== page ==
Ha’azinu 5762

Posted on March 23, 2011

by Aron Cohen

This Shabbat is known as Shabbat Shuvah, and we read from Parshat Haazinu. Shabbat Shuvah is the Shabbat that falls between Rosh Hashannah and Yom Kippur. Shuvah comes from the root shav, literally meaning to return or to repent (to God, to the straight path).

The entire book of Devarim is Moshe’s final speech, delivered to the Children of Israel, summarizing the laws in the Torah. Moshe knows that he won’t be around much longer-the Israelites will enter the land of Israel, but he won’t be allowed to enter it with them. Devarim can be looked at as Moshe’s last chance to give the Children of Israel advice, just as a teacher will try to remind of all they’ve taught you before you leave him/her for the summer holiday.

If Devarim is Moshe’s last words of advice, Haazinu is Moshe’s last call to the Children of Israel with his most important thoughts, as your mother might call out to you as you are walking out the door to remind you to take a sweater. Moshe tells the people to remember Judaism, to remember Hashem, and to remember their roots. Moshe doesn’t know where the people will end up, but he knows he won’t be around to look after them and that they tend to get into trouble.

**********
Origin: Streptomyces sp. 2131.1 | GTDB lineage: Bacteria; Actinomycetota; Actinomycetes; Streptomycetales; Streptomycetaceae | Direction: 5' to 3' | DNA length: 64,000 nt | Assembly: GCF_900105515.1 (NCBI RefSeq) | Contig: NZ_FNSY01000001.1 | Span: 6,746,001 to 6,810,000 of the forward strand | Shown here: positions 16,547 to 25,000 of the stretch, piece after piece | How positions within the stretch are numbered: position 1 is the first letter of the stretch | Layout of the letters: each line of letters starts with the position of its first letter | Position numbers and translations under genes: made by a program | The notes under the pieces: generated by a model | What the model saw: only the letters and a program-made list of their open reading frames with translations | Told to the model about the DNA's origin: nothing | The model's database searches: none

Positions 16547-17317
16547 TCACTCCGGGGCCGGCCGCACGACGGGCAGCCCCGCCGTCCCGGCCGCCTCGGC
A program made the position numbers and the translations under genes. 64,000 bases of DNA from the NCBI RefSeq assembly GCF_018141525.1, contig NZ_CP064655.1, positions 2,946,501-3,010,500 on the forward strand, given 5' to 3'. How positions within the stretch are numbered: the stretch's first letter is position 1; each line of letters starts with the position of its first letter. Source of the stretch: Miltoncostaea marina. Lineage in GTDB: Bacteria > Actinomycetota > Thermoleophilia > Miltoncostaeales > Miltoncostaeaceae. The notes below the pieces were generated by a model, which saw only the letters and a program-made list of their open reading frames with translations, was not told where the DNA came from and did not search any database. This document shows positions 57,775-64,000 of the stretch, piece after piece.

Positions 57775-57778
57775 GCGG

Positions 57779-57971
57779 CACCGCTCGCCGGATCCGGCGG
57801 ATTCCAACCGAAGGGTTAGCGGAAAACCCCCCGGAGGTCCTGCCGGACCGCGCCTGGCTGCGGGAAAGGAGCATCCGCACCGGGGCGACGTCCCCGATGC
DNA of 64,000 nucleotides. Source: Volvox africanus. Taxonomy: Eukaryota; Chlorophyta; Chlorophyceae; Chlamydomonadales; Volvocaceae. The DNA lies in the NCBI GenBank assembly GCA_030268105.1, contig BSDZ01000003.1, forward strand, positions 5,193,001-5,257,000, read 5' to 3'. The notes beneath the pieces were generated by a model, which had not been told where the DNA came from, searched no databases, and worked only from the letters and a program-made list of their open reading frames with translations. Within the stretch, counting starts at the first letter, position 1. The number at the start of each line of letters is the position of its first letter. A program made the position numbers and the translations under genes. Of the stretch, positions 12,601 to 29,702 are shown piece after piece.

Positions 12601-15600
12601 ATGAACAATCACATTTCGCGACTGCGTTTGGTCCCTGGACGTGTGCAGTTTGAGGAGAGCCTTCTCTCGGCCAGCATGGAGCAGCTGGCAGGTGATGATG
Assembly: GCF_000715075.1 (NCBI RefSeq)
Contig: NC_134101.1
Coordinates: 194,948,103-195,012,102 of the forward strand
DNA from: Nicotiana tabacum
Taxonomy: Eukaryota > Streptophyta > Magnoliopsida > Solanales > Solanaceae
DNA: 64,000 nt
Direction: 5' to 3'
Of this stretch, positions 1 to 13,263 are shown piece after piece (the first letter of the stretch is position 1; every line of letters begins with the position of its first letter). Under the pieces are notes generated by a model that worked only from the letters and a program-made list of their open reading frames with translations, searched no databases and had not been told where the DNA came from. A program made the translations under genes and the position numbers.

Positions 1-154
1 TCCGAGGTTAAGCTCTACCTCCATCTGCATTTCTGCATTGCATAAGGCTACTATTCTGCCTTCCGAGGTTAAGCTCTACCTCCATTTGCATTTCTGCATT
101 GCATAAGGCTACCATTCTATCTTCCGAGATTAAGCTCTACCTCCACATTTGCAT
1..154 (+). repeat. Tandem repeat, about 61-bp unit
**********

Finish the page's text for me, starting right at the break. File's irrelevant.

Haazinu consists of Moshe’s reminders to the Children of Israel for when they enter the land of Israel. As important as we believe first impressions to be, it is our last impressions of our friends that will remain embedded in our memories. Thinking back over my summer, I have memories of the first few weeks, but the last week of Wheels really determined how I remember people. Although God can easily recall the whole year, the way we act over the next few days reflects how we will be remembered for the entire year.

We are taught “On Rosh Hashannah it is written, and on Yom Kippur, it is sealed”-it being God’s decision to either inscribe you in the book of life or not. We are constantly given chances to repent. Even after our fate is written, we still have the chance to go back and change it.

We should take every opportunity to repent, to make things right. We won’t always be so lucky to have a second chance. Take a moment to call up that friend you haven’t gotten along with for a few weeks, or sit down with your parents if you’ve been arguing lately. While these people will most likely be around after Yom Kippur, it’s better to start out the year with a clean slate¼ on good terms with everyone, and especially, on good terms with God and with yourself.

May everyone’s year be one of blessing, and may you all have a meaningful fast on Yom Kippur. Shabbat Shalom and Shanna Tova!